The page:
Unions demand end to Health and Safety Executive cuts as construction death-toll rises

A rise in deaths in the construction industry must force the government into reversing policies of cutting safety inspectors and inspections, a coalition of trade unions has insisted.

Construction union Ucatt claims that 74 people have died on building sites already this year – an increase of 14% on last year’s figures.

Ucatt, professionals’ union Prospect and the Public and Commercial Services Union claim the increase in fatalities has occurred alongside staff cuts at the Health and Safety Executive, the body responsible for inspecting workplaces.

Alan Ritchie, general secretary, said: “One death on a building site is one death too many. The lives of building workers cannot be reduced to a financial cost. The government must reverse these cuts and put extra resources into ensuring that this inherently dangerous industry is made safer.”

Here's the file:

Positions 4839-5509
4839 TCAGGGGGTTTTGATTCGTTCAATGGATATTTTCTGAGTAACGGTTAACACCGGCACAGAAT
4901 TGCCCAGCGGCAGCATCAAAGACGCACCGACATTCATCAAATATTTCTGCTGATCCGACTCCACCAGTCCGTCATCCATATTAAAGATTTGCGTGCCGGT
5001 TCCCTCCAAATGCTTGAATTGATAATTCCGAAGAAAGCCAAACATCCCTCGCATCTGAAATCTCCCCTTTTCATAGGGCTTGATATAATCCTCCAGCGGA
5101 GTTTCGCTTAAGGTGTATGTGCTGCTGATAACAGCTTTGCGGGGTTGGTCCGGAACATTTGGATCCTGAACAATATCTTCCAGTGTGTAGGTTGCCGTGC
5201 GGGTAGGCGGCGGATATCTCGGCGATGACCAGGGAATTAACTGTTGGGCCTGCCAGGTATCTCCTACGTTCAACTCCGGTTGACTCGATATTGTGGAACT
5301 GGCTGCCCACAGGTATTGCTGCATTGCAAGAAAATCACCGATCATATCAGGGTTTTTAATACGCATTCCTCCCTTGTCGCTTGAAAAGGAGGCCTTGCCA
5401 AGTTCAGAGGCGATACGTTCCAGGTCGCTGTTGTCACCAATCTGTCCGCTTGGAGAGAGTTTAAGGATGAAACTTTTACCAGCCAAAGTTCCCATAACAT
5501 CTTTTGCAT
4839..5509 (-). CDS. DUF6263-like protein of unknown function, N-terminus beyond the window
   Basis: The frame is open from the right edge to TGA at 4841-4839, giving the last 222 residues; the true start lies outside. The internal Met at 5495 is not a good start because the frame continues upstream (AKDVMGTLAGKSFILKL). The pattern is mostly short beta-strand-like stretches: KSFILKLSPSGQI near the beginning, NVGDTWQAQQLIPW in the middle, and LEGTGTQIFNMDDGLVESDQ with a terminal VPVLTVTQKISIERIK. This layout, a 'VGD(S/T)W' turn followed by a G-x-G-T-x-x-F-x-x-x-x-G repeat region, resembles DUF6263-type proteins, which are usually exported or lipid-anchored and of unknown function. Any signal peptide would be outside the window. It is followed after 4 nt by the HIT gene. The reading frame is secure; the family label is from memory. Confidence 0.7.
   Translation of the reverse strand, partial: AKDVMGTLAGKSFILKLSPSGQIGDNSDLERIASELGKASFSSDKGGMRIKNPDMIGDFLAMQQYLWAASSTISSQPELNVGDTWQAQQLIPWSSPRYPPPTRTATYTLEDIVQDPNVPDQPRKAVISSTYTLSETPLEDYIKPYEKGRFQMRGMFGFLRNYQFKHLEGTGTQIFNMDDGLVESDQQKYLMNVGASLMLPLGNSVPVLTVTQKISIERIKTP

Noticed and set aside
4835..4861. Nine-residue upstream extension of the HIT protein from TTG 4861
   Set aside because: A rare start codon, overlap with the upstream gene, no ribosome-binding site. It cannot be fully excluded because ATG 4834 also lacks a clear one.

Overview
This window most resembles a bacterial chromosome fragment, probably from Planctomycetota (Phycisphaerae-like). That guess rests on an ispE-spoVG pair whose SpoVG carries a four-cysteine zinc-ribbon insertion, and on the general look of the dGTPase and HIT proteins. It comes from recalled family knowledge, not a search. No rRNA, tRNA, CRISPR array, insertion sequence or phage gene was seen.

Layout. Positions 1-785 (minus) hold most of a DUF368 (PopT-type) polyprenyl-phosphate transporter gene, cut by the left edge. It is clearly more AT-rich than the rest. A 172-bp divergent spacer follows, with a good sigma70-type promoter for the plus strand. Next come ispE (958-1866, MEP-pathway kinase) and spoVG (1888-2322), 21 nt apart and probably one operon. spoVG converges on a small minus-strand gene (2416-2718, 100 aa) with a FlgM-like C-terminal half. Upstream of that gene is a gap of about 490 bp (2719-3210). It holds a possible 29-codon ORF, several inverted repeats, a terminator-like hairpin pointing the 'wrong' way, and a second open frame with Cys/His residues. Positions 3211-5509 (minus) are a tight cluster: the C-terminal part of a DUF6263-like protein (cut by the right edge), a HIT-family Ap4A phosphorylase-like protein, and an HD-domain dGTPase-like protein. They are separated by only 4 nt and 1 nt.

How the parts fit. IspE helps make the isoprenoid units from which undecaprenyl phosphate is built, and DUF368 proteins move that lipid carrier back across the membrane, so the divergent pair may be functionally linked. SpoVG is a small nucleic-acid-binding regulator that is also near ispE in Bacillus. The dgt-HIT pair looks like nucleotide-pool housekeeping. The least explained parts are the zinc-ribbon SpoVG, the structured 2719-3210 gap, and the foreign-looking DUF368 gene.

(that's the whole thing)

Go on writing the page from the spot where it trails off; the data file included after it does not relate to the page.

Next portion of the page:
The HSE is being forced to cut up to 300 jobs by 2008. Further cuts could materialise as the HSE’s parent body, the Department of Work and Pensions, will be forced to trim 5% from its spending over the next three years, the unions warn.

Prospect negotiator Mike MacDonald said: “The government’s refusal to back the call for proper resources for inspection and accident investigation ignores the stack of evidence that enforcing the law is the most effective motivator for business to improve health and safety standards.”

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